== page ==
Emmanuel Macron: Le Déluge

Macron
Photograph by Alexander Coggin for The New Yorker

By: Gabriela Yareliz

Lauren Collins’ profile on Macron (in The New Yorker) and the meaning of Macronism has been floating in my head since its June 24, 2019 publishing date.

He doesn’t fascinate me at the Sarkozy level, but I have to say that the profile opened him up to me. He is this complex creature who was enamored by his grandmother, had an affair with his high school teacher who later became his wife, and ended up in political positions he was unlikely headed toward, but made it anyway… and now we are here. MONSIEUR LE PRÉSIDENT. In my mind, at a glance, he isn’t very likeable or clean cut, but up close, one can tell he has a brain that can discern nuance and reality.

Not many people like him. He is described as blunt and seducing. Jacques Attali, a writer and economist I respect, doesn’t think of him as a person who loves risk, but rather as someone who likes “transgression.” YIKES. That said, I like learning about people and looking at the whole picture. There were some quotes and soundbites from the profile that stood out and resonated with me.

In the end, as with anything– Macronism is as complex as Macron himself.

Here we go:

  1. Macron believes that inequality is unjust if created by circumstances, but acceptable if created by conscious choices. Perhaps his most fundamental belief is in the primacy of individual rights.” (Lauren Collins, The New Yorker, July 1, 2019, pg 33). I have to say the man is onto something. We live in a society that wants to work on extremes and excuses people from personal responsibility.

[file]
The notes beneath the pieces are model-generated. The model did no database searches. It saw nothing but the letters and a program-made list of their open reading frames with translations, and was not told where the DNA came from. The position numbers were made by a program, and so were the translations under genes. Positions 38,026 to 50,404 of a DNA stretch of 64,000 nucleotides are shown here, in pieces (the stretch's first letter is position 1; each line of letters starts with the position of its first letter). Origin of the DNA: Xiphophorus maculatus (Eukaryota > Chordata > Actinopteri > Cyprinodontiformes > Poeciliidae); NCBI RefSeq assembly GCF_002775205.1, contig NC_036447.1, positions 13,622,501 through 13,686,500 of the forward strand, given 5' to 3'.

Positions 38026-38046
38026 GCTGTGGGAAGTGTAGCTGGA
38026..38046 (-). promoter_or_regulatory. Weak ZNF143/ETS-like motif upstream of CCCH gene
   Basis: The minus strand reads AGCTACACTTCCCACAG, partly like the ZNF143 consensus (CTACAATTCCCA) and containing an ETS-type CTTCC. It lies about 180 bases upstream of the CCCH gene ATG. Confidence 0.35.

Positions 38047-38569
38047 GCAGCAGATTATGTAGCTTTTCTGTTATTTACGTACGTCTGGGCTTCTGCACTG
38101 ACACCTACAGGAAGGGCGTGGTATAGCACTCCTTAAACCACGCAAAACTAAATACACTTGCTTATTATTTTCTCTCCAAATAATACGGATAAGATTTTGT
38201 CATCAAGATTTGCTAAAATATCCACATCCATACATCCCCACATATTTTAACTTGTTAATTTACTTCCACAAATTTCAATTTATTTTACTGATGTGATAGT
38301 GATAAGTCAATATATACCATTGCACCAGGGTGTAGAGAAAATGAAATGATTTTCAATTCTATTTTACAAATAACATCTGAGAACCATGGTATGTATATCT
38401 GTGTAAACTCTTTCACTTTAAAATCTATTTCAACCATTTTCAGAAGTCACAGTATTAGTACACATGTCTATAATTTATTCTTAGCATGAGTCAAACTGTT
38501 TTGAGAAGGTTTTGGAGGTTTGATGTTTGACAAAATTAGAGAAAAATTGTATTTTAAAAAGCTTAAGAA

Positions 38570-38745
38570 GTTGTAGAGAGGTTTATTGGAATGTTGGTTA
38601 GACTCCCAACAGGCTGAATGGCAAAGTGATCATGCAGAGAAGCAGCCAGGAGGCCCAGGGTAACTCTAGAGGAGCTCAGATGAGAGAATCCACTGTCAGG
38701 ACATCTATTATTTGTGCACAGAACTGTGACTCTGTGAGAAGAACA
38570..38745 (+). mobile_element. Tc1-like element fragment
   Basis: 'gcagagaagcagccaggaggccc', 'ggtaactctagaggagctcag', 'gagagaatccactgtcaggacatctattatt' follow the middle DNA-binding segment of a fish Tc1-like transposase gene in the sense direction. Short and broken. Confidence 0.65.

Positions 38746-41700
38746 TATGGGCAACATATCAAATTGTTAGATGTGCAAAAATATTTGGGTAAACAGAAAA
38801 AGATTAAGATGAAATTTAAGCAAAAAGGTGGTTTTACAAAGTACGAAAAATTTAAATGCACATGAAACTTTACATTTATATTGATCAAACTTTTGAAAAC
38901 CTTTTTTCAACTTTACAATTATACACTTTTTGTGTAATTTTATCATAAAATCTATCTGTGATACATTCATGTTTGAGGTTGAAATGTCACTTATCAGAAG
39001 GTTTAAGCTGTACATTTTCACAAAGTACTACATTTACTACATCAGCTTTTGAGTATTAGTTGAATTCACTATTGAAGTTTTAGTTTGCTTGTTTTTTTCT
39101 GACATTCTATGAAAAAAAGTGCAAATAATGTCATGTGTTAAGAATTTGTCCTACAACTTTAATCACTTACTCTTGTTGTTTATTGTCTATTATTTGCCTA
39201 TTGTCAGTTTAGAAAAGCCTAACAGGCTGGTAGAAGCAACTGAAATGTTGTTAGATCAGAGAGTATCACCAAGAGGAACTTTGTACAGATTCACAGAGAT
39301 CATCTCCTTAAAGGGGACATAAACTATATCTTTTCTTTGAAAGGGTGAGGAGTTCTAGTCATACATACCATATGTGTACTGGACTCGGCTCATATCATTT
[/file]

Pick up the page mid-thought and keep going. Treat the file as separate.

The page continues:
2. For me, there are no forbidden questions. We will not agree on everything, that’s normal, it’s democracy.” Macron (pg 42) In a time of so much division, we need to think this way. Disagreement is important. Dialogue is important. It’s democracy.
  3. He leaned in and spoke with fire in his voice. ‘I think today we are at a very critical moment,’ he said. ‘We have to accelerate a lot of our transformations, and we are challenged by what people are living through in day-to-day life. I think we have a duty not to abandon any of our idealism but to be as pragmatic as the extremist are. This is a battle. And, even if you die with good principles, you die.'” (43) That last part– it’s a very realistic, it-is-what-it-is attitude. Sometimes, we want to have it all. But the reality may be that living for principles means things end badly for you. If you hold fast to the principles, then you must be willing to pay whatever price is set. Sometimes, you can’t have it all. Life is a battle. There is a battle for the soul, every day. And while Macron and I may or may not agree on what a person should choose, reality will strike us both the same. The difference, if there is any, will be in our satisfaction with the choice we have made.

 

 

 

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